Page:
MReport September 2022

TheMReport — News and strategies for the evolving mortgage marketplace.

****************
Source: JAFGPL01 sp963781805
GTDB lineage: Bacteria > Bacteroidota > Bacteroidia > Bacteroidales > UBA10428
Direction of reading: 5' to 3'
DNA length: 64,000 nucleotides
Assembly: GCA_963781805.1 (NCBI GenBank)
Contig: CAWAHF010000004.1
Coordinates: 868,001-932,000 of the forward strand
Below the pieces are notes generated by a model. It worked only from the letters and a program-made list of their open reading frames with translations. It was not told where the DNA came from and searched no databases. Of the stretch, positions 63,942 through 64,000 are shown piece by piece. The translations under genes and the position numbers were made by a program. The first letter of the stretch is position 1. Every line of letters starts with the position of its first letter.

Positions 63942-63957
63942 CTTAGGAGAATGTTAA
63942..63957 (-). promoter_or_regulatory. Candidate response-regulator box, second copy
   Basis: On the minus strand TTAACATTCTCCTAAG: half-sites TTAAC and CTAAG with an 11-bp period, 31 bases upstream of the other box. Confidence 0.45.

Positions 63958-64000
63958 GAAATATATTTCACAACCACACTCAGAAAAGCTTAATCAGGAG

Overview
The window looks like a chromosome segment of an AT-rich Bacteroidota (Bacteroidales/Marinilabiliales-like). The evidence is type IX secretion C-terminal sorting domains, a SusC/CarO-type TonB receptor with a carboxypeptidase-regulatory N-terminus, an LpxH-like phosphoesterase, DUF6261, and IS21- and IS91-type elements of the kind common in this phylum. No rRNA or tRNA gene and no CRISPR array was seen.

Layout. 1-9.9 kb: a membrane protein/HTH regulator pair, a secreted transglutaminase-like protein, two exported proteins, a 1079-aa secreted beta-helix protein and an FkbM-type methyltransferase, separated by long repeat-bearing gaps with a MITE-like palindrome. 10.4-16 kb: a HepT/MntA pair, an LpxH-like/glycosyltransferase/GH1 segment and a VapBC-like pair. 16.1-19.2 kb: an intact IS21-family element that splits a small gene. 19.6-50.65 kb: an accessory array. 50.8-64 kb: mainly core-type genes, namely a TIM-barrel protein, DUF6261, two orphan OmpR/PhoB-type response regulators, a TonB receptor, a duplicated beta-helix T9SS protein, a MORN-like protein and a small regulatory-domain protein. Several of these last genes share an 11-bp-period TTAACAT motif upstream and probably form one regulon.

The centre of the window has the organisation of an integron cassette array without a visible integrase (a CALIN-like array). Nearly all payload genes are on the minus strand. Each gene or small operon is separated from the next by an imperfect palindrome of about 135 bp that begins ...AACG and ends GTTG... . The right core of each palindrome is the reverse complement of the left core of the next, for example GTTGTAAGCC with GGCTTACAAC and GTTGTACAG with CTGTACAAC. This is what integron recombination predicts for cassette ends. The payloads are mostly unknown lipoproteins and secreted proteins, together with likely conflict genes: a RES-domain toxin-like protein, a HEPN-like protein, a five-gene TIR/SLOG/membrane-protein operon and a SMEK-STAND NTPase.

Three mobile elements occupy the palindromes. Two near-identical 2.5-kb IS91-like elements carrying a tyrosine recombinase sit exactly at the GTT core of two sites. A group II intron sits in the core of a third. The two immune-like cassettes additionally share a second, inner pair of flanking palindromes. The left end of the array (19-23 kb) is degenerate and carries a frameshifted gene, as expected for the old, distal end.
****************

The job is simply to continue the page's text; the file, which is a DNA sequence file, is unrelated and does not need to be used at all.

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28 | M R EP O RT QUICK TAKE Using Alternative Data to Better Serve Marginalized Communities In an effort to increase inclusion in the mortgage lending process, the industry is working together to introduce nontraditional data to empower underserved populations. By Jennifer Henry R esearch has consistently shown that communi- ties with a high rate of homeownership realize substantial social benefits and tend to flourish and become more economically resilient, with families more likely to thrive and build generational wealth. However, for underserved popu- lations—including credit invisi- bles and minorities—the road to homeownership is often met with struggle. Minority communities continue to face challenges with securing a mortgage. In fact, according to the Urban Institute, approximately 14% of all mortgage applications in 2020 were denied. Examining those applicants who were denied, Black borrowers had the highest denial rate at 27.1% and Hispanic borrowers were a close second at 21.9%. The entire mortgage industry, including the GSEs (Fannie Mae and Freddie Mac), mortgage col- laboratives, lenders, and mortgage technology providers, are placing an increased emphasis on remov- ing barriers to homeownership for these marginalized groups. In ef- forts to increase inclusion within the mortgage lending process, the industry is working together to introduce nontraditional data, such as rental payments and telephone and utility data, to the application process, thus empow- ering underserved populations. Alternative Data Brings Greater Inclusion T he industry can expand the use of data to capture poten- tially more accurate indicators of financial strength. Access to alter- native data, such as rent payment history, utility payment infor- mation, and cable bill data, may provide a more complete financial picture of the borrower's ability to repay debt. Incorporating data from cell phone bills and pay- ments is surprisingly important as most Americans (97%), according to Pew Research, currently own a cellphone. Rent payments are often one of the largest and most consistent bills that millions of consumers pay each month and are surpris- ingly not always factored into lenders' decisioning. As reported by, more than 44 million house- holds are currently renting in the United States and including rental payment data could go a long way toward helping marginal- ized communities and thin-file consumers. Rental payment, cellular phone, and utility data represents information at a national level from industries that touch virtually all U.S. adult residents. Including such data may offer a better representation of how thin or no-hit consumers, marginalized and minority communities, as well as young and unbanked consumers, will treat their monthly financial obligations. Greater insight into the true financial health of individuals will help lenders approve a prospective home buyer safely and more accurately. Many underserved communities still display the ability to pay on time. Incorporating alternative data sets into lending can help alleviate lender uncertainty and help reduce barriers to accessing financial services. As the mortgage industry evolves, ensuring that minority and marginalized communities can participate in financial equity to fulfill the dream of home- ownership must continue to be a top priority. Leveraging access to alternative data insights will help enable the mortgage lending industry to feel more confident about extending mortgage oppor- tunities to even more Americans, improving the economy and establishing a successful financial future for all. JENNIFER HENRY is Managing Director, Government Credit, Housing Strategy & Capital Markets for Equifax Mortgage & Housing Services. She brings a wealth of experience and innovative ideas designed to help customers reduce costs and improve processes. She is passionate about providing greater access to equitable housing for minority and underserved borrowers and is focused on innovations to allow for expanded access to alternative data to better serve these communities.

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